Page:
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I’m a mom to two exceptional kids–one with big emotions and one with a big heart. What that looks like in our house is an older child who is prone to outbursts and a younger child who’s always trying to help him through them. As we witness our younger son become more empathetic in response to his brother’s tantrums, we find ourselves constantly worrying that he is feeling overshadowed, relentlessly reassuring him there’s enough room for his feelings too.

RELATED: Mothering a Child With Big Emotions is Heavy

And what I’ve come to realize is that one of the best ways to demonstrate this is to show him that our family makes room for everyone’s feelings, including mine. So often I push my own emotions out of the way, sometimes in order to focus on my children, sometimes because I simply have too much on my mind to even recognize how I’m feeling. I’m too busy soothing the crying, mediating the arguments, making the lunches, or driving to practices to pause and realize that I might be tired, upset, or hurt.

As parents, we tend to try and hide our feelings from our kids.

Perhaps we want to be seen as strongcapable of handling whatever is thrown our way. Or maybe we just don’t want to burden them with our problems when they are dealing with so many of their own.

But what if not sharing our own emotions is doing our kids a disservice? If we teach them it’s important to recognize and share how they feel when they are little, but we don’t model that as adults, are we sending the message that their feelings will become less important when they grow up?

So, how to turn this epiphany into action? When I’m feeling a certain way, particularly when it is in response to my children, I show it. Whether it’s positive or negative, I remind them that, just like them, I have emotions. If I’m feeling absolutely exhausted from breaking up another fight, or I’m so frustrated I can’t stand to be in the same room as my kids, I share it. (Although I may phrase it in a less hurtful way . . . “I really need some space.”) If I received great news, and I’m so excited I can hardly focus, I let them know what’s going on. If they’ve been disrespectful or rude, and my feelings are hurt, I tell them.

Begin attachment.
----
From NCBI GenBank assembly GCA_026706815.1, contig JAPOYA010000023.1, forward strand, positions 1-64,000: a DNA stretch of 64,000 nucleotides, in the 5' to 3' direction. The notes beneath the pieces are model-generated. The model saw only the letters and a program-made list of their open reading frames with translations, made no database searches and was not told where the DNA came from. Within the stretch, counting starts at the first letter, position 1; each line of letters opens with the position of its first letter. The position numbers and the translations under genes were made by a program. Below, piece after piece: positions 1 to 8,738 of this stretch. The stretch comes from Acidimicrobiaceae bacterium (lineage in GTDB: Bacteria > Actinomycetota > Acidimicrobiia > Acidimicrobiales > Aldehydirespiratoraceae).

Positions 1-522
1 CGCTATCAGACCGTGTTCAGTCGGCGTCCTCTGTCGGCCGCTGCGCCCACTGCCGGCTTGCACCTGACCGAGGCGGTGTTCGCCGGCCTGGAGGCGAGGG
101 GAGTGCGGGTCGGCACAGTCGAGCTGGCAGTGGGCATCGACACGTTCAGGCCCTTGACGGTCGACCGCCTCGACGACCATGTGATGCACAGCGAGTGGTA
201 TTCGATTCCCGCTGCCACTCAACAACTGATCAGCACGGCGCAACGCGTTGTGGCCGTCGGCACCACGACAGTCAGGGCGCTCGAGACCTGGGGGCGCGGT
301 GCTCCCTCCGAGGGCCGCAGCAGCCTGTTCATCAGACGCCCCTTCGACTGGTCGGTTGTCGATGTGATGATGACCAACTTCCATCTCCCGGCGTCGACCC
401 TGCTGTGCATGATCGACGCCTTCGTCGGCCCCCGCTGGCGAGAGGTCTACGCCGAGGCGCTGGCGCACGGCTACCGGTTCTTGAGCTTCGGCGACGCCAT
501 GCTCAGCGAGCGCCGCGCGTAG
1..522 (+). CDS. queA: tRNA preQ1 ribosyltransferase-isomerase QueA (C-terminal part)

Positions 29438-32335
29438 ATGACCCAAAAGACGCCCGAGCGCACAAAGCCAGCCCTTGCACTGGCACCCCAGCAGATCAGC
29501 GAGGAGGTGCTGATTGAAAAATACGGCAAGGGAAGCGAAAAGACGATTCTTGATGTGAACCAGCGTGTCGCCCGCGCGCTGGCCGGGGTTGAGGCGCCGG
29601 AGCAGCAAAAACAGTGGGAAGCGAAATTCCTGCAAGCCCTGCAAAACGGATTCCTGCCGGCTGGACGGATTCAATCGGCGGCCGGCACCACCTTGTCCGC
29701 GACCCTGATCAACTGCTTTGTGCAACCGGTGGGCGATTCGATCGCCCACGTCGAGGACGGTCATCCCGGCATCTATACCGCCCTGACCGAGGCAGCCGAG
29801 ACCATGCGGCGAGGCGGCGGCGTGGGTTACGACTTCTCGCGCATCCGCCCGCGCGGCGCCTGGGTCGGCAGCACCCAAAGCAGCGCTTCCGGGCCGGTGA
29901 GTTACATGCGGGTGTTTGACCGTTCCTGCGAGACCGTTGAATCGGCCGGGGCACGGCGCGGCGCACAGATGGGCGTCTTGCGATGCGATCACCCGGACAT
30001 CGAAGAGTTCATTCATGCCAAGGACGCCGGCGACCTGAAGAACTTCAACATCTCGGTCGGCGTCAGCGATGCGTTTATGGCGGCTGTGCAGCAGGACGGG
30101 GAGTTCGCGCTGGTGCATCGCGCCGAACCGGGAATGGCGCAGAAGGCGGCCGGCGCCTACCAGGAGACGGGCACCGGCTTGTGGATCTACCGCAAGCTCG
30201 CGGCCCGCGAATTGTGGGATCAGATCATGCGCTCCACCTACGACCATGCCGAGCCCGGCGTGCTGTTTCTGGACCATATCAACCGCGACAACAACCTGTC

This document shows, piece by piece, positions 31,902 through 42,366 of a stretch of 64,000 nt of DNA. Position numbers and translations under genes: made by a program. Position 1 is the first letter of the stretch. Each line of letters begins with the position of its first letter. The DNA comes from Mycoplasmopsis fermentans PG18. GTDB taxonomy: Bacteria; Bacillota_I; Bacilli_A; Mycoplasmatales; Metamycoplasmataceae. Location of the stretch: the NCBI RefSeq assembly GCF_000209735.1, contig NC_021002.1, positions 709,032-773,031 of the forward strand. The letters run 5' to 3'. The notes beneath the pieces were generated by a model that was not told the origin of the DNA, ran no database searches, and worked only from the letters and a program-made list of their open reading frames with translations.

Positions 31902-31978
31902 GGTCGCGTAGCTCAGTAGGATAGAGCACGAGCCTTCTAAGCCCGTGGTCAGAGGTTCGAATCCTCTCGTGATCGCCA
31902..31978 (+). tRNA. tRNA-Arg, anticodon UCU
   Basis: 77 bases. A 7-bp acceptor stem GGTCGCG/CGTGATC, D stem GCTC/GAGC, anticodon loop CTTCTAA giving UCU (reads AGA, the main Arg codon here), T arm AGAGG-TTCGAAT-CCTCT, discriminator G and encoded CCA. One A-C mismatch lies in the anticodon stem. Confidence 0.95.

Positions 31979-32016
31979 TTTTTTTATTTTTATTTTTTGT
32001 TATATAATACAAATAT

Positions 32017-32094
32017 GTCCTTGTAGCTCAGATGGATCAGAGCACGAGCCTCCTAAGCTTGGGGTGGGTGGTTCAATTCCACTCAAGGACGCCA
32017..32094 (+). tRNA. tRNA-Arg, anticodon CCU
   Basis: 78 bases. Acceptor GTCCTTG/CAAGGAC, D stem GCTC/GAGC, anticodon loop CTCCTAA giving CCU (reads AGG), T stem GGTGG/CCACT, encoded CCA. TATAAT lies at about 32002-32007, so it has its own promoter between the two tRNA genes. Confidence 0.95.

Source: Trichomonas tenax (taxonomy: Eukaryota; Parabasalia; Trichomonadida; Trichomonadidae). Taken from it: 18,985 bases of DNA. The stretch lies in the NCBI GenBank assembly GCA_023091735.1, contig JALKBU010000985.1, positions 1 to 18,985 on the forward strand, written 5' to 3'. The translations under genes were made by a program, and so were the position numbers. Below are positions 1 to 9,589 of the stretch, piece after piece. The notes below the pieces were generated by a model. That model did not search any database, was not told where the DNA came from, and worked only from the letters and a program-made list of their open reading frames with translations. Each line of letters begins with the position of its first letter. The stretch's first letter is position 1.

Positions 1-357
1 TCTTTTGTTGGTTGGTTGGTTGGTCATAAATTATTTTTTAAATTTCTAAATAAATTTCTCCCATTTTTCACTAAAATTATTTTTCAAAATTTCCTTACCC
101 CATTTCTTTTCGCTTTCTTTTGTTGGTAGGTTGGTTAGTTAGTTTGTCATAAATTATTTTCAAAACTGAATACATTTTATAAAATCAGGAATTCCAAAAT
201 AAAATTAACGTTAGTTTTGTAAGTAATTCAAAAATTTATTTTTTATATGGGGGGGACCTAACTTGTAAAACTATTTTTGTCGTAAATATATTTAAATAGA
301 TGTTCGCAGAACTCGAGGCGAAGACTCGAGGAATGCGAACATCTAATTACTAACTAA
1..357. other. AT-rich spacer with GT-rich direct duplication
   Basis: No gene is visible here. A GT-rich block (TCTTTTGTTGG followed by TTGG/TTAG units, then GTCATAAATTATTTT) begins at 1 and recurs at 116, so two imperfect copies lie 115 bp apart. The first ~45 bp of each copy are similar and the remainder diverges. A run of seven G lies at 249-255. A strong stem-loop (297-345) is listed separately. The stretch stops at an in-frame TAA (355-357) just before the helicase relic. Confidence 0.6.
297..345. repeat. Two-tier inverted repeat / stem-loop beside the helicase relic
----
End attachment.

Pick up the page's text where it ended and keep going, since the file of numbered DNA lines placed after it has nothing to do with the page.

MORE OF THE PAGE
RELATED: Teaching My Child To Deal With Big Emotions Starts With Me

The decision to no longer keep my feelings to myself helps my children recognize that in addition to being someone who plans, provides, and protects, I also am a person who feels deeply. It allows me to show them how I use strategies to cope with my emotions–whether it’s taking space, self-care, leaning on others for support, or even letting out some tears.

And while it’s so important for them to see me as a person with feelings, I think it’s just as valuable for them to recognize that their choices can affect how someone else feels.

Helping my kids see the impact of their words and actions strengthens their relationship with me and prepares them for more positive relationships with others. I feel confident that when I send my children out into the world, they will not only be able to identify and manage their own emotions, but they can be more considerate of how others feel too.

Sharing my emotions more freely has been helpful for my own mental health and has also been valuable for our whole family. Together we’ve learned that big feelings aren’t only for little ones, and they are just as important when you’re grown up.

So, moms, I encourage you to make room for your feelings. Leave space for your sadness, your frustration, your joy. Your emotions are just as valuable as those of your children.

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Jenna Stehler

I’m a former elementary teacher with a BS in Childhood Education and an MS in Reading and Literacy from SUNY Geneseo. I’m a member of SCBWI, and I have an Instagram account dedicated to children’s literature. I’m also a stay-at-home mom to two boys, two cats, and one dog. When I’m not writing or “momming,” I enjoy reading mysteries, watching comedies, and traveling. 

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